All too quickly the time allotted to his mission in England came to an end when Ananda Metteyya sailed for Rangoon from Liverpool with Dr. Rost on October 2, 1908. At an interview given to a Rangoon paper on his arrival the following month, the Ven. Ananda Metteyya expressed himself highly gratified with the work that had been done. Gratified perhaps, it is said, for what had been done - satisfied, but his health had suffered, not improved, his money was exhausted, and the teaching had not been accepted with such enthusiasm as he had hoped. But he was not beaten yet. In an ' Open Letter to the Buddhists of England' written in December, he appealed to all interested to support the work of the Society, and described with great eloquence the glory of the message of which the West had such immediate need.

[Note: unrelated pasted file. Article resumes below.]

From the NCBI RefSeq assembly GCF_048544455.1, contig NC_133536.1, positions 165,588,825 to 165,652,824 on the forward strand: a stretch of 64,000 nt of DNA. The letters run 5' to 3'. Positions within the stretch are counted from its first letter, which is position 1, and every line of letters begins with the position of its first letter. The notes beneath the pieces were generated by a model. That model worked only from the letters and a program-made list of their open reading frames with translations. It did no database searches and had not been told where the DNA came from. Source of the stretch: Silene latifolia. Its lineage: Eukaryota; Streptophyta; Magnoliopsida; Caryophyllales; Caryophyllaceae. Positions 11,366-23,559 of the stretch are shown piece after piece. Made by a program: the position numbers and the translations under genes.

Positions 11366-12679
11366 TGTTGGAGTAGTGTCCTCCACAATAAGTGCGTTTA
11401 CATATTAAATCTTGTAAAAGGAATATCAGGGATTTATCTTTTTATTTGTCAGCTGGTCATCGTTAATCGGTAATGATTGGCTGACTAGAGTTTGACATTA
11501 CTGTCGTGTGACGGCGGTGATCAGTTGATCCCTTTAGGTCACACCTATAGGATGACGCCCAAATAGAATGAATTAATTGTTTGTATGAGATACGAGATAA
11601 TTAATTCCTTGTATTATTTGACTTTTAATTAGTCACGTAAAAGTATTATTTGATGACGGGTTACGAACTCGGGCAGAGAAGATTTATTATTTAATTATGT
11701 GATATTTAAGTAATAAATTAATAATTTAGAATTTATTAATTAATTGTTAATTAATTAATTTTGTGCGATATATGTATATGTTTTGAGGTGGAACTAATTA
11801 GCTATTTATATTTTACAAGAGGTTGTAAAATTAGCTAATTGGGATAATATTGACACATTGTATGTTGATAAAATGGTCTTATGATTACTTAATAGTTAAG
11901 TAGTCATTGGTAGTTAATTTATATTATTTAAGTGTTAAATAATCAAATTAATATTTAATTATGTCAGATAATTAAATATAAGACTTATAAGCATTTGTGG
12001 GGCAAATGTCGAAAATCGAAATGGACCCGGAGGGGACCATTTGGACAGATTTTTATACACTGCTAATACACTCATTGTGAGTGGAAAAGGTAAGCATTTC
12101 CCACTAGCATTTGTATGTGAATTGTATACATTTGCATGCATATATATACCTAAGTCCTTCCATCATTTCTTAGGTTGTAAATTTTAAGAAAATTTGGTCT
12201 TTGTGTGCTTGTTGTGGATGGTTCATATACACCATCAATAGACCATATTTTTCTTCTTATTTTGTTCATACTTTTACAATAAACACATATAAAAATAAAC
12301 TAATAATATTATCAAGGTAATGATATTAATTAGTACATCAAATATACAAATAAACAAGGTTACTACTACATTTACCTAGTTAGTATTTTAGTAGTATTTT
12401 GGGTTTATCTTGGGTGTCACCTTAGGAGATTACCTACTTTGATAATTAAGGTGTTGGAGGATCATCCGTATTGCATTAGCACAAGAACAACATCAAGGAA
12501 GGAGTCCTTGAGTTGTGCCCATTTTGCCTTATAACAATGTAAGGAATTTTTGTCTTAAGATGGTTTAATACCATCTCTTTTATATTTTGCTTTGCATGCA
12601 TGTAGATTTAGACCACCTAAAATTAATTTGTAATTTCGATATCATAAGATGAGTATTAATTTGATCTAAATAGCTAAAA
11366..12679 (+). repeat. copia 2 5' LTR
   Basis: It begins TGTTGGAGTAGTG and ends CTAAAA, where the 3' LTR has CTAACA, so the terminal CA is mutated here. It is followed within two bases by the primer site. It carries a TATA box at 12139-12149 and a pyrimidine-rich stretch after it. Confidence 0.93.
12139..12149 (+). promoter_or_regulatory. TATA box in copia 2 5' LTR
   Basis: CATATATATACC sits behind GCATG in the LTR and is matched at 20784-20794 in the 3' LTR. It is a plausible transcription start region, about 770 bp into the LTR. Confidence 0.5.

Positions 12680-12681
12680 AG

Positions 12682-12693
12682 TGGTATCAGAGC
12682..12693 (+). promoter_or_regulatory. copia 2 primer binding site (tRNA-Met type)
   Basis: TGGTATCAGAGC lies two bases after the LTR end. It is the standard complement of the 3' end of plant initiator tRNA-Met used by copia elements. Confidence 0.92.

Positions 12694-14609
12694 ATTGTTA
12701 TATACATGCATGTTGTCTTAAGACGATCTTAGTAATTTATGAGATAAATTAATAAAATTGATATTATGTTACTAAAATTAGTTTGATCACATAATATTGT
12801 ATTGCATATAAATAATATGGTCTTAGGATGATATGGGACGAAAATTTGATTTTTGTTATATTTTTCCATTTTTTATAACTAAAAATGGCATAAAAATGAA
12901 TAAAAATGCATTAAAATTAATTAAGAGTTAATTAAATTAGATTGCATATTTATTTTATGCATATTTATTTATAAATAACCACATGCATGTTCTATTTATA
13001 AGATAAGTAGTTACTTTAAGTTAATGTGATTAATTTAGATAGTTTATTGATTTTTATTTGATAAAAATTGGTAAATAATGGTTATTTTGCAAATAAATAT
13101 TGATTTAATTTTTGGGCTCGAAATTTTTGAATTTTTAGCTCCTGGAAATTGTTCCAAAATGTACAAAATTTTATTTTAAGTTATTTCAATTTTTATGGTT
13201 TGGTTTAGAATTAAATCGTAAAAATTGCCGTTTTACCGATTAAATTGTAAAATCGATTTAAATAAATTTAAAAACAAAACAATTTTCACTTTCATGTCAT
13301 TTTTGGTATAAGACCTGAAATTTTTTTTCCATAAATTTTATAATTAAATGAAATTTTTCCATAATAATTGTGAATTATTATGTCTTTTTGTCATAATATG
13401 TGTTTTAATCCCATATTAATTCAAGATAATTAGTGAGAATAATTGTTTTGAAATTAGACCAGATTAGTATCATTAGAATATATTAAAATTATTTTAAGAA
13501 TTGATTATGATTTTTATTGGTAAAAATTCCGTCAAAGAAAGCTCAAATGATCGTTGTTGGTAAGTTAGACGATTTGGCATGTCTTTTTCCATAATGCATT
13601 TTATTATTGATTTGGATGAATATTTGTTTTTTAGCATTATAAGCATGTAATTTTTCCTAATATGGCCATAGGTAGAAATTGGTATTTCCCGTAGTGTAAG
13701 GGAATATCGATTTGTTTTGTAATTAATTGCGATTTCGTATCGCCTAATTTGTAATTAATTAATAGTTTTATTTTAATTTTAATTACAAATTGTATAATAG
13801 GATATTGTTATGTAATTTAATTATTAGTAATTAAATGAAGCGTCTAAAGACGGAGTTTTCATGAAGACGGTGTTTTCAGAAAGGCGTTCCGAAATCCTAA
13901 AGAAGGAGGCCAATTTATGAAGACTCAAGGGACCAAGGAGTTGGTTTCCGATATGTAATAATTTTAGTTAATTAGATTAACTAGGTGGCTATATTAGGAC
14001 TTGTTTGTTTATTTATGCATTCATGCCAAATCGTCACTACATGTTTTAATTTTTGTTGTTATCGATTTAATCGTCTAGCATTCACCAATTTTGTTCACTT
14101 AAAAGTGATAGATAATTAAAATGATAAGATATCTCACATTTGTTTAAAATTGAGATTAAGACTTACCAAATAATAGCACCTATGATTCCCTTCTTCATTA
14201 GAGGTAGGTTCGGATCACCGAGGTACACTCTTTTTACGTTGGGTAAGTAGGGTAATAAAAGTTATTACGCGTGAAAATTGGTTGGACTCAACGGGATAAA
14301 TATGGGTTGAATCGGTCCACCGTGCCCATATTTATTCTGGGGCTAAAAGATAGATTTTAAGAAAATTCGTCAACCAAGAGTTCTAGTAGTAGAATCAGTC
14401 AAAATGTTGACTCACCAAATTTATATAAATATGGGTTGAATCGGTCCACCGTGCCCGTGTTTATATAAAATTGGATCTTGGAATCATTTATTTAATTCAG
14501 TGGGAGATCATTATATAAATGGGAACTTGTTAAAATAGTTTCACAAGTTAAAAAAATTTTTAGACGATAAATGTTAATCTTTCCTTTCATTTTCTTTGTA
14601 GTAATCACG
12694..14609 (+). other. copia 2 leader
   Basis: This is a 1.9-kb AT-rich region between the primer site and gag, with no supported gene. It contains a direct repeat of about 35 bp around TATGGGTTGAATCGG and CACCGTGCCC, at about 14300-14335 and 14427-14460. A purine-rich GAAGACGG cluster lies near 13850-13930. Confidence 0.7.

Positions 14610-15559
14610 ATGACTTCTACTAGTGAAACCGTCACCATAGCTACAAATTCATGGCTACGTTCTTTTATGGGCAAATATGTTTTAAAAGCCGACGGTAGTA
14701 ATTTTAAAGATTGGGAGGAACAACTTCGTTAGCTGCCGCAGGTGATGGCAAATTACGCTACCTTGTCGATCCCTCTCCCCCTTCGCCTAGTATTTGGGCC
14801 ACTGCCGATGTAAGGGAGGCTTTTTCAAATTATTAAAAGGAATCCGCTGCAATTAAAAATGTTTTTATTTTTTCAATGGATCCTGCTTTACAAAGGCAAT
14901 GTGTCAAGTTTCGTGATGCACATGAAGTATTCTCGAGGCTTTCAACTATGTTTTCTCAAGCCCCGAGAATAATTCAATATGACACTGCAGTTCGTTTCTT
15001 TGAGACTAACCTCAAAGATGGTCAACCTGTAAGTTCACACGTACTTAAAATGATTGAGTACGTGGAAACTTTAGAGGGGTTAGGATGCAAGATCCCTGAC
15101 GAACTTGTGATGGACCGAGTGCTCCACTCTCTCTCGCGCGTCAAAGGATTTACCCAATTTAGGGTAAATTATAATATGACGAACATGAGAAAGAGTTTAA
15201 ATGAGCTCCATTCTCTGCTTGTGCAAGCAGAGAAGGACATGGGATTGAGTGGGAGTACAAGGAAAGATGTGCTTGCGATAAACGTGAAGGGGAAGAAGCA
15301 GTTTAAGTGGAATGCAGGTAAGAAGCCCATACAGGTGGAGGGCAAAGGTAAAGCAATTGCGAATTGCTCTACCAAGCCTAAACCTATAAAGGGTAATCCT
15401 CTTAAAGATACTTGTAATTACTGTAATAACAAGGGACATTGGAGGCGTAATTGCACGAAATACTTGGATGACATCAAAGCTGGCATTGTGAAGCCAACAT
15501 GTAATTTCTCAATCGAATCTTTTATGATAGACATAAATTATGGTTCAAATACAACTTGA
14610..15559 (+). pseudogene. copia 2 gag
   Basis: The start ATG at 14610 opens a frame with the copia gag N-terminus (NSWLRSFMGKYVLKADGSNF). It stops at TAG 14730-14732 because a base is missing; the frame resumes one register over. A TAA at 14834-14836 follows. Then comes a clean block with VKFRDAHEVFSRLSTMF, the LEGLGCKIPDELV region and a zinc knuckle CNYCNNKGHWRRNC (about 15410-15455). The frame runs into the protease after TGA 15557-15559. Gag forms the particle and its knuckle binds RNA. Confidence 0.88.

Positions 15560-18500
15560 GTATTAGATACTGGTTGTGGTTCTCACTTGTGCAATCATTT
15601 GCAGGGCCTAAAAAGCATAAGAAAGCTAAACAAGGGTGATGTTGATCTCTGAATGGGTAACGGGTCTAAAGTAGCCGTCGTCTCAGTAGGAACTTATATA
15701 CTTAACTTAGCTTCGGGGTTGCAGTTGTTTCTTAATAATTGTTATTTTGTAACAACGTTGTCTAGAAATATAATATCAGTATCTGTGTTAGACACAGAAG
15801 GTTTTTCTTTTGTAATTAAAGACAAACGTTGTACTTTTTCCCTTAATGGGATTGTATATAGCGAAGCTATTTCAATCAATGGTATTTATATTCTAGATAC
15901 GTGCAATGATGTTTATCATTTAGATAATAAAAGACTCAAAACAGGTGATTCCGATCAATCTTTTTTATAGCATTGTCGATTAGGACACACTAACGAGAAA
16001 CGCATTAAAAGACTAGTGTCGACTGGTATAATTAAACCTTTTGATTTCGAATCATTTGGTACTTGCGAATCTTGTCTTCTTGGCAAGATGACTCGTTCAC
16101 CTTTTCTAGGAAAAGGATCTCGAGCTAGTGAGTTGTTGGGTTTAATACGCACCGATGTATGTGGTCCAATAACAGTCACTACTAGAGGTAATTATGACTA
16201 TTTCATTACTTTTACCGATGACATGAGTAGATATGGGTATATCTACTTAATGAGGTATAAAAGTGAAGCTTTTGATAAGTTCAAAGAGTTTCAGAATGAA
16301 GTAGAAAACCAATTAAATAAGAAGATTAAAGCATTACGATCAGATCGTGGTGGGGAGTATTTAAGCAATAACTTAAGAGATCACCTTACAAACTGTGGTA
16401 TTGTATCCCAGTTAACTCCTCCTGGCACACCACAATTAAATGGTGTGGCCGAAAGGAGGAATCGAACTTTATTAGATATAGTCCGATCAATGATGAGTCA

His iron will to return to England was still alive, though the effort necessary to carry on with even routine work was terrible. He tried to produce the money he needed for his missionary scheme by marketing his inventive powers. Even before the mission came to England he had been experimenting on a machine for registering the power of thought. He was successful in causing a spot of light to move across a screen when he concentrated with all his power on his apparatus, which he had previously linked to a galvanometer. But he longed for more convincing experiments in the presence of witnesses, and to enable the new instruments to be acquired, turned his attention to a new method for extracting Oxygen from air. Nothing, however, came from this potentially priceless discovery, and the longed-for thousands of Pounds remained unearned. In December, 1913, Dr. Rost had to perform on him a serious operation for gall-stones, and though the news from Rangoon during the next few months was reassuring, his health was little if at all thereby improved.